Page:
Traumatic Brain Injury (TBI) has long been underreported and misunderstood, but its increasing prevalence in the United States, particularly in the military, is engendering calls for more focus on it.
Approximately 1.7 million people sustain a traumatic brain injury in the United States annually reports the Centers of Disease Control Prevention (CDC), and traumatic brain injury now accounts for over three-quarters of all injury related deaths.
Within U.S defense forces, mild traumatic brain injury has become the signature injury of the Iraq and Afghanistan wars, largely due to the improvised explosive device (IED). With improvements in protective armor and better medical care, soldiers are returning from close proximity IED explosions, but with impacts to the brain not yet clearly understood, according to University of California’s Dr. Alisa Gean, who contributed to a paper on the issue.
The case of Army Staff Sgt. Robert Bales, however, is sure to raise the profile of the disease in coming weeks.
Bales is accused of a shooting rampage in Afghanistan’s Kandahar Province that left 16 civilians dead in their homes on March 11. According to his lawyer, Bales is unable to recall his actions and his behavior appears out of character, say his friends, family members, and colleagues. There are suggestions his actions may be linked to TBI through an incident during a 2010 deployment in Iraq when his vehicle rolled over and he sustained a concussion.
The Department of Defense (DOD) has struggled to gain information on TBI, to identify it and even to garner specific numbers of those affected. The DOD, for example, estimates that 50,000 soldiers may have TBI. The Pentagon puts that closer to 150,000, while the Rand Corporation suggests that 19 percent of returning service members have experienced a possible traumatic brain injury while deployed.
But it is not only the military that is endeavoring to find authoritative sources. A congressional hearing in Washington, on the eve of National Brain Injury Awareness Day March 21, heard from government health officials, doctors in the field, and nongovernment organizations, on ways to increase understanding of the issue and better coordinate recovery treatment.
According to the Brain Trauma Foundation, TBI occurs when “a sudden trauma, often a blow or jolt to the head, causes damage to the brain.”
The severity of TBI varies. A mild injury is described as concussion, where, headaches, confusion, memory difficulties—and even behavioral problems can result. Moderate TBI can induce brain swelling and sleepiness. Severe TBI is described as a coma state for more than six hours.
TBI affects all ages, all ethnic communities, and all professions, but is particularly prevalent in young children and older people where it is now the leading cause of death and disability.
Among older people, falls are the primary cause of TBI, and among younger people, car crashes and sports injuries are significant contributors.
At the Washington hearing, federal coordination of resources and interagency cooperation in dealing with TBI were of highest concern. But it was the evidence of Dr. Flaura Winston, the founder of The Center for Injury Research and Prevention at The Children’s Hospital of Philadelphia that was most startling.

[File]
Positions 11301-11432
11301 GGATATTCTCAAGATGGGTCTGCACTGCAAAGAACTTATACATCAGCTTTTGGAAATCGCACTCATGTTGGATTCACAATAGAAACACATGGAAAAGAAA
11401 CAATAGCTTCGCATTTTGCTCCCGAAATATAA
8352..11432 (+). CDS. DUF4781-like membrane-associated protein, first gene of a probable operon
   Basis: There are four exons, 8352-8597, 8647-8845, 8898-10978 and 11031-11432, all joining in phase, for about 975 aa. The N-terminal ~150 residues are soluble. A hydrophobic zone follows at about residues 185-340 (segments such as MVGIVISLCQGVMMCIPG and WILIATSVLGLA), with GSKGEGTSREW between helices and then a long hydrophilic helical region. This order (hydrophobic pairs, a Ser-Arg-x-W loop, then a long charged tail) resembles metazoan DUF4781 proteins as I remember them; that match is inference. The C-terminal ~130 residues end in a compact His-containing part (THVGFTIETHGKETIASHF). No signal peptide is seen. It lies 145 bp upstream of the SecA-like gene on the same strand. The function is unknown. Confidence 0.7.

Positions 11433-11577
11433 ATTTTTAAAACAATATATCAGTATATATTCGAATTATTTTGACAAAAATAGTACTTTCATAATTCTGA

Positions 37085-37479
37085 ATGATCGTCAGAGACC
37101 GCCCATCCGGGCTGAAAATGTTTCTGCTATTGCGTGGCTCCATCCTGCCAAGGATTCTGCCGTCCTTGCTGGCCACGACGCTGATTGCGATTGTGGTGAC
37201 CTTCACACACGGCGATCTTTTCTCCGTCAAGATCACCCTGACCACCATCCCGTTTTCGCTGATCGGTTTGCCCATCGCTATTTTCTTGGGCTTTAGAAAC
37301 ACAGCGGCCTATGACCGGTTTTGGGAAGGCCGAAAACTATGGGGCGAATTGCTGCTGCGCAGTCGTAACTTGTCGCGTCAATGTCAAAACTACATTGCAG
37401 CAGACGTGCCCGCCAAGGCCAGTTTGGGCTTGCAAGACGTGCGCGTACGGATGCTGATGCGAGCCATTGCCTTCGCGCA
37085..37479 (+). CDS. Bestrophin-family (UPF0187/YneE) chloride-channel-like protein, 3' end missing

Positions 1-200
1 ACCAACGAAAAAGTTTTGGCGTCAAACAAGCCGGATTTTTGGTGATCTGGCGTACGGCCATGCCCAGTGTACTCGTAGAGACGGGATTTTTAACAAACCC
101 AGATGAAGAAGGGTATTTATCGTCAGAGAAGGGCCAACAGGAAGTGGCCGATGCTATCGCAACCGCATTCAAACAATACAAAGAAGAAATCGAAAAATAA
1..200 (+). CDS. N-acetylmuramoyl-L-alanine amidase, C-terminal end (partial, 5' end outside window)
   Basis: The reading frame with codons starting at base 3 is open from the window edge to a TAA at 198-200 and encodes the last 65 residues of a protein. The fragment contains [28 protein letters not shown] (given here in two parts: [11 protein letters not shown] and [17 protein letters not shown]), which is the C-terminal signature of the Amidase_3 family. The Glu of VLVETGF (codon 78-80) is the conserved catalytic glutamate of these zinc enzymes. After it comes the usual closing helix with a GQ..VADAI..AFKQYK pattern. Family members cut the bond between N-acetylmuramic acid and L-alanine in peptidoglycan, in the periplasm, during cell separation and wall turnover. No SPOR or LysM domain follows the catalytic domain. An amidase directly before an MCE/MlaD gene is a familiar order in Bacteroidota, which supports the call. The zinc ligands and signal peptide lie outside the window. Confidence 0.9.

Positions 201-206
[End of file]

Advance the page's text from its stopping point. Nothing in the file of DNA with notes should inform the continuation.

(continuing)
Winston said research and data were lacking in the area, but work done recently had changed the thinking of how TBI impacted different age groups.
Initially it was thought that children would recover faster and be less impacted from TBI than adults, but recent studies are showing the opposite.
Young children are particularly vulnerable, Winston said. Adult skulls fracture but children’s skulls bend, placing pressure on the brain. Infants also have much stiffer brains than previously believed, and “they injure at much lower levels of impact and energy,” she said.
Teenagers are also more vulnerable than originally thought. Research indicates that disabilities that were unexpected and more pronounced can emerge from a lower level of impact than expected.
“Older children with milder TBI recover more slowly, with more physical, emotional, and cognitive challenges,” she said.
Winston said researchers were still trying to understand the way the brain worked but the new knowledge “will inform our future interventions.” She cited better helmet and headgear design for sports as examples.
Every day 125 children either die or are hospitalized because of TBI, Winston said, adding on a more positive note, “The good news is we know how to avoid traumatic brain injury—protect the brain from blows and jolts. … Prevention is the best medicine.”
But she noted the limits to prevention, saying, “Recovery was the best line of defense.”
Dr. Mark Ashley, chair of the Brain Injury association of America, said inadequate recovery treatment for a TBI victim can be catastrophic. He listed a range of outcomes including greater disability, homelessness, criminal behavior, and suicide.
The effects of TBI were complex, varied, and difficult to determine, he said, noting that it requires care across a “spectrum of settings.”
The cost is high to society—estimated to be around $53 billion a year in the United States—but comprehensive recovery programs could make all the difference to a victim.
“Traumatic brain injury can change how you move, talk, think, and feel” Ashley said, adding that it particularly affects the length and quality of life. But victims and their families are rarely able to advocate for themselves, relying on policy to give proper rehabilitation.
Ashley called for more formula funding to states, better rehabilitation facilities for children, and more research into brain functioning and recovery.